Jewelry was displayed by men not only on the person but on the clothing—cap, robe, shoes. Some garments were embroidered with sacred or profane texts in pearls;95 some were trimmed with gold or silver lace, some wore cloth of gold. Kings had to distinguish themselves with extra finery: Edward the Confessor wore a robe resplendently embroidered with gold by his accomplished wife Edgitha, and Charles the Bold of Burgundy wore a robe of state so thickly inlaid with precious stones that it was valued at 200,000 ducats ($1,082,000). All but the poor wore rings; and every man of any account had a signet ring bearing his personal seal; a mark made with this seal was accepted as his personal signature.
Dress was an index of status or wealth; each class protested against the imitation of its raiment by the class below it; and sumptuary laws were vainly passed—as in France in 1294 and 1306—seeking to regulate a citizen’s expenditure on wardrobe according to his fortune and his class. The retainers, or dependent knights, of a great lord wore, at formal functions, robes presented to them by him and dyed in his favorite or distinctive color; such robes were called livery (livrée) because the lord delivered them twice a year. Good medieval garments, however, were made to last a lifetime, and some were carefully bequeathed by will.
Wellborn ladies wore a long linen chemise; over this a fur-trimmed pelisson or robe reaching to the feet; over this a bliaut or blouse worn loose in dishabille, but tightly laced against the coming of company; for all fine ladies longed for slenderness. They might also wear jeweled girdles, a silken purse, and chamois-skin gloves. Often they wore flowers in their hair, or bound it with fillets of jeweled silk. Some ladies aroused the clergy, and doubtless worried their husbands, by wearing tall conical hats adorned with horns; at one time a woman without horns was subject to unbearable ridicule.96 In the later Middle Ages high heels became the fashion. Moralists complained that women found frequent occasions to raise their robes an inch or two to show trim ankles and dainty shoes; female legs, however, were a private and costly revelation. Dante denounced the ladies of Florence for public décolleté that “showed the bosom and the breasts.”97 The dress of ladies at tournaments furnished an exciting topic for clergymen; and cardinals legislated on the length of women’s robes. When the clergy decreed veils as vital to morality, the women “caused their veils to be made of fine muslin and silk inwoven with gold, wherein they showed ten times fairer than before, and drew beholders’ eyes all the more to wantonness.”98 The monk Guyot of Provins complained that women used so much paint on their faces that none was left to color the icons in the churches; he warned them that when they wore false hair, or applied poultices of mashed beans and mares’ milk to their faces to improve their complexion, they were adding centuries to their durance in purgatory.99 Berthold of Regensburg, about 1220, berated women with vain eloquence:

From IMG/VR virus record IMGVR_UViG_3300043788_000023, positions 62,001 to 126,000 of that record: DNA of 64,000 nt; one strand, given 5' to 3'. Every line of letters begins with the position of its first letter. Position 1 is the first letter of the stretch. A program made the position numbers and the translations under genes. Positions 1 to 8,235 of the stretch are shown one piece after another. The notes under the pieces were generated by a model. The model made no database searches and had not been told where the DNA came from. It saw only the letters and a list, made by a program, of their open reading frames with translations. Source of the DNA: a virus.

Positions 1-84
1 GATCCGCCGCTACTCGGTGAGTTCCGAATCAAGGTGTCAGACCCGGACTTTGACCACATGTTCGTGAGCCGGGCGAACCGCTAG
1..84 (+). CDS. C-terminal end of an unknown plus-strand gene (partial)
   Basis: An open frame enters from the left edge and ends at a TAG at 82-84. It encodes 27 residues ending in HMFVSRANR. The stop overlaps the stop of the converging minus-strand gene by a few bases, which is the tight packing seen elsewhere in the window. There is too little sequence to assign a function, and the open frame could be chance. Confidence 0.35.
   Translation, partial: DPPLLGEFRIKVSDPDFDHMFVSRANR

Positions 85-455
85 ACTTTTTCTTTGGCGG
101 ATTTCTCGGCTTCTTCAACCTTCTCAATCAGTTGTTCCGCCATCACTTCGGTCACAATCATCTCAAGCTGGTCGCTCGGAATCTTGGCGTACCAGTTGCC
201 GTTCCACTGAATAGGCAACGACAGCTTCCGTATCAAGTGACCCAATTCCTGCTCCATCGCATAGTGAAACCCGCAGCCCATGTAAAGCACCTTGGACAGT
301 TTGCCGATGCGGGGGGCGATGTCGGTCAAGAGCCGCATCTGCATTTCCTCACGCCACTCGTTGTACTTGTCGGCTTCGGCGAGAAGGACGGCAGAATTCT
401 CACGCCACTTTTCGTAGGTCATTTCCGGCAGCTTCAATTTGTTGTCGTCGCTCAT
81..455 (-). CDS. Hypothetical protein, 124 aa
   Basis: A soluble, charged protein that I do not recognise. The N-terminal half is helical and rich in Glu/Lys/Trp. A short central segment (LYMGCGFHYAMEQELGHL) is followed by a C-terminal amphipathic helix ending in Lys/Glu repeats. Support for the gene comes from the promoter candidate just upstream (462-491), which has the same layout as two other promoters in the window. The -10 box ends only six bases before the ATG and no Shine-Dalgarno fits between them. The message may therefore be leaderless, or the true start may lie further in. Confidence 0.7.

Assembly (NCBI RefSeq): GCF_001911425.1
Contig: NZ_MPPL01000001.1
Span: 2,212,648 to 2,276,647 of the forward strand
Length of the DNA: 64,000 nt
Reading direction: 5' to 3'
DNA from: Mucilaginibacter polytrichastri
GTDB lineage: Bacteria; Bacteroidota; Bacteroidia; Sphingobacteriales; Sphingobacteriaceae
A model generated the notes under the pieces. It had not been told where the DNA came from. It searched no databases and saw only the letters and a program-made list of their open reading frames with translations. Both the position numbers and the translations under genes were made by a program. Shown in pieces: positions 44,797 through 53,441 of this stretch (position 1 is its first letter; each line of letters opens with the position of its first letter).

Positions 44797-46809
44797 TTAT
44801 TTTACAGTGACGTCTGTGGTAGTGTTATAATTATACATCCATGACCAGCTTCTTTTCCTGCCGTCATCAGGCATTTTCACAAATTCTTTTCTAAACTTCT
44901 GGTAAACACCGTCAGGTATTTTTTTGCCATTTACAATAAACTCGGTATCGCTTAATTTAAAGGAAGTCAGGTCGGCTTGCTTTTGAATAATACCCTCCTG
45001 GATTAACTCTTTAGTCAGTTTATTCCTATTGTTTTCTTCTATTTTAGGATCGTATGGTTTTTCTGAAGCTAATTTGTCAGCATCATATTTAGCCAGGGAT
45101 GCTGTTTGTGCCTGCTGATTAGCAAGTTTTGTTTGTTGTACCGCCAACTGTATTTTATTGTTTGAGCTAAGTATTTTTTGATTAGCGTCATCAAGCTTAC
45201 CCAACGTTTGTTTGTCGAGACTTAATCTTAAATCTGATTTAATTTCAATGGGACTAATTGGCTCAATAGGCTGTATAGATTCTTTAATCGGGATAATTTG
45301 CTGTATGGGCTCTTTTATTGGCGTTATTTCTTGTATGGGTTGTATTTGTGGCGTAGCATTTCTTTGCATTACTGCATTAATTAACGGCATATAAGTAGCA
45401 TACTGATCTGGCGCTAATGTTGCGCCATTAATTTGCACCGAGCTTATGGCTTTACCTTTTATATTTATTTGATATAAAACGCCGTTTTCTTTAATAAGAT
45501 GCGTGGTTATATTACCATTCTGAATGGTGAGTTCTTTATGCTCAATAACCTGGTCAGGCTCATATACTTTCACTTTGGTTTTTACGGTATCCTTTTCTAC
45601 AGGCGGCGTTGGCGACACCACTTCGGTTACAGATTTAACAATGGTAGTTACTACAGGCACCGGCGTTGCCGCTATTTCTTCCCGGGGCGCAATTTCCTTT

Ye women, ye have bowels of compassion, and ye go to church more readily than the men … and many of you would be saved but for this one snare: … in order that ye may compass men’s praise ye spend all your labor on your garments…. Many of you pay as much to the seamstress as the cost of the cloth itself; it must have shields on the shoulders, it must be flounced and tucked all round the hem. It is not enough for you to show your pride in your very buttonholes; you must also send your feet to hell by special torments…. Ye busy yourselves with your veils: ye twitch them hither, ye twitch them thither; ye gild them here and there with gold thread, and spend thereon all your trouble. Ye will spend a good six months’ work on a single veil, which is sinful great travail—and all that men may praise your dress: “Ah, God! how fair! Was ever so fair a garment?” “How, Brother Berthold” (you say), “we do it only for the goodman’s sake, that he may gaze the less on other women.” No, believe me, if thy goodman be a good man indeed he would far rather behold thy chaste conversation than thy outward adorning…. Ye men might put an end to this, and fight against it doughtily; first with good words; and if they are still obdurate step valiantly in … tear it from her head, even though four or ten hairs should come with it, and cast it into the fire! Do thus not thrice or four times only; and presently she will forbear.100
Sometimes the women took such preaching to heart, and—two centuries before Savonarola—cast their veils and ornaments into the fire.101 Fortunately, such repentance was brief and rare.